With Palm successfully launched, and the merger with USR stabilized, Eric was now at the end of his tenure as CEO of 3Com. Here is details his final decisions, and reflects back on some mistakes.
SM: In our next series, I would love to examine Palm. Finishing up with the 3Com story, however, the USR merger stabilized by the 1999 time frame, correct? EB: It was in 1999 when we regained stride at the company.
SM: You were the CEO for how long after that? EB: Until the end of 2000.
SM: What prompted you to step aside as CEO – your commitment to the 10 year time frame? EB: Yes, I had completed my 10 years as CEO. I wanted to make sure I would turn over to my successor a company which would have gotten the valuation of Palm we wanted.
However, there was one other decision I made at the time, which I now regret. After the Palm spin off, our enterprise networking business had lost momentum over the previous two years, and the high end segment became unprofitable – at least on paper.
My business development team analyzed it and came to the conclusion that this segment of the business was unprofitable. My board was of the view that we should not be in unprofitable businesses – either turn it around and show profit, or get out. I did not have a short term plan to turn it profitable because it is so expensive to sell into the enterprise. I did feel that it was the wrong way to look at it because these businesses are so interconnected, more so than the analysis was showing.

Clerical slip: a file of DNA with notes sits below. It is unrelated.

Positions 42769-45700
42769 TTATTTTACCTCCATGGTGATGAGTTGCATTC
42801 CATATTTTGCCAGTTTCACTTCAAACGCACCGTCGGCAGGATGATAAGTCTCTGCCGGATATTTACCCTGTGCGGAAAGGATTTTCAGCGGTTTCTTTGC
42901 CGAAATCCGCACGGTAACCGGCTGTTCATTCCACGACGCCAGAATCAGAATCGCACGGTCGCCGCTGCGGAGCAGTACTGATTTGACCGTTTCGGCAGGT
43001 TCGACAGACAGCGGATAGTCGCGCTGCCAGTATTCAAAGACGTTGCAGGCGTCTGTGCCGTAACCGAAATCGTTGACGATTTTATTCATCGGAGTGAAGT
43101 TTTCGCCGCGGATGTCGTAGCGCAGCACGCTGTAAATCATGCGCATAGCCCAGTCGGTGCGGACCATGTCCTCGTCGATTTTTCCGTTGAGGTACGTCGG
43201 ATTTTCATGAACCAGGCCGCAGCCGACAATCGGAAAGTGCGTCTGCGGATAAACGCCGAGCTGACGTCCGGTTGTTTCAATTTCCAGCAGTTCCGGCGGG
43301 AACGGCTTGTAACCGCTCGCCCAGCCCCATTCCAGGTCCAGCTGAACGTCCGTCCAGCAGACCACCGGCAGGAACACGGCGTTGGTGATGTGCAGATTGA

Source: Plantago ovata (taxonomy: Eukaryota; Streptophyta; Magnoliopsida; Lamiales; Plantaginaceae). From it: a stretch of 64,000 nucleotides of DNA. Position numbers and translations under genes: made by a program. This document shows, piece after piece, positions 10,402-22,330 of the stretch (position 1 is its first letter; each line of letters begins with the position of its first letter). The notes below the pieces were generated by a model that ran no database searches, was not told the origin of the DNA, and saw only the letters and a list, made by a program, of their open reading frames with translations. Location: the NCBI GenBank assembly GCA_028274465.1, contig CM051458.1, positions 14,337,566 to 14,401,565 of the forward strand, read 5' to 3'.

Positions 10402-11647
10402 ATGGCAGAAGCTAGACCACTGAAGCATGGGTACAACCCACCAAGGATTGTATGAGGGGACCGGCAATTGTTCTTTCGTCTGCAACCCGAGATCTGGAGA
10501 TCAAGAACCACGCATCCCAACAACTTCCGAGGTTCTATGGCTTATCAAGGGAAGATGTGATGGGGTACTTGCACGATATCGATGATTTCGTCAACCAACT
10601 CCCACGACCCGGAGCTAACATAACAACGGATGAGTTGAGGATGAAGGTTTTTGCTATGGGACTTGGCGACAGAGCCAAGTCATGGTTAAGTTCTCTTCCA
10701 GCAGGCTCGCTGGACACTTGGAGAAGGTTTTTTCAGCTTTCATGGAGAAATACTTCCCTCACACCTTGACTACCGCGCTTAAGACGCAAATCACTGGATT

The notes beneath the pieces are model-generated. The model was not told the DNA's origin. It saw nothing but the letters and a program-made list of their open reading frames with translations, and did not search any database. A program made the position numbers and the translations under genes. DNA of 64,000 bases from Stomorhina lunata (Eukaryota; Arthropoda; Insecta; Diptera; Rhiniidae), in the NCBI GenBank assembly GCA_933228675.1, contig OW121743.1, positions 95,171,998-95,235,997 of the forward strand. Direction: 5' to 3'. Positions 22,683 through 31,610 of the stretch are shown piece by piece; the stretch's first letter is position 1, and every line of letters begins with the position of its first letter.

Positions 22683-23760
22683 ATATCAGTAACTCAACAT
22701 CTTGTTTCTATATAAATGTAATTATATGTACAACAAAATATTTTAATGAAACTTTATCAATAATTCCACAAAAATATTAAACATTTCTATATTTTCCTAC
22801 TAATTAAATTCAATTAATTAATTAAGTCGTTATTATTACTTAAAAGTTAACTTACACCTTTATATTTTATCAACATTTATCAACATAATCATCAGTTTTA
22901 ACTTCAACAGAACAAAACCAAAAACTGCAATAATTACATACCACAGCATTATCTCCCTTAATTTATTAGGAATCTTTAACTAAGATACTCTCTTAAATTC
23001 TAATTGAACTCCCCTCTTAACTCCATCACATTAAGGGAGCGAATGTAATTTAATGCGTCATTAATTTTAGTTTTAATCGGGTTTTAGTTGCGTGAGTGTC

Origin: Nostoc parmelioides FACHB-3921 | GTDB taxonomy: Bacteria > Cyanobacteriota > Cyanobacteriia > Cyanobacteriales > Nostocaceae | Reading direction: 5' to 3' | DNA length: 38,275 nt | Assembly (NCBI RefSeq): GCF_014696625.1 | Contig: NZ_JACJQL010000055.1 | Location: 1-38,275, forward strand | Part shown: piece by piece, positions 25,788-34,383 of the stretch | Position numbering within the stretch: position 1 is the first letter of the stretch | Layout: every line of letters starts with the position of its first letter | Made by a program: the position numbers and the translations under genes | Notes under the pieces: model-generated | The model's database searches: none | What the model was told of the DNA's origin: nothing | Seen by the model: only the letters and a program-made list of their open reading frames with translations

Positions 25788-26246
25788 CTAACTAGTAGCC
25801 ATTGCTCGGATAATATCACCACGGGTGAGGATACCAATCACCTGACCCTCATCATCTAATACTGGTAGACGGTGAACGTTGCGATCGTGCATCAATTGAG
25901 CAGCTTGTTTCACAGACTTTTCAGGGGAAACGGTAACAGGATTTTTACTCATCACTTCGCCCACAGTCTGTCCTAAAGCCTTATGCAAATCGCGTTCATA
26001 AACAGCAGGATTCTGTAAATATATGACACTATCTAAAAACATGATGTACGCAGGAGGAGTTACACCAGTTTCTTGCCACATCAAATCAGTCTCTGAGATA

I felt the analysis failed to capture the trickle down effect. If you get into the high end market, lots of good things happen because your products are adopted by powerful companies and you do not have to work as hard for the mid range and low end products. It is hard to capture that phenomena the way the analysts report the numbers, and my own controllers report the numbers the same way. I could not show it, I could not explain the potential relationship damage that would cause if we pulled out of the high end. I was not able to come up with credible explanations that would counter the analysis.
Perhaps I was mentally tired at the time, but I gave up too easily. The board was asking legitimate questions, but they were coming to an answer too quickly without understanding the nature of the business. At the time, I ended up saying, “Well, you must be right after all, we are not making money so we should pull out. It is not right for me to pass on an unprofitable business to my successor, so we should divest ourselves of it before I leave.”
SM: Readers looking for cues to the mysterious question of what went wrong at 3Com, and how the powerhouse company became a shadow of what it was over the course of the next seven years, may note, this is a decision that proved fatal for the company. The high end market became Cisco’s romping ground, and today, it has become almost impossible for any other Networking company to enter the Enterprise, earning the industry the saying: Networking is Cisco and the Seven Dwarfs. Sadly, 3Com, a former giant, became one of these dwarfs.
However, mistakes are as inevitable a phenomenon as life itself.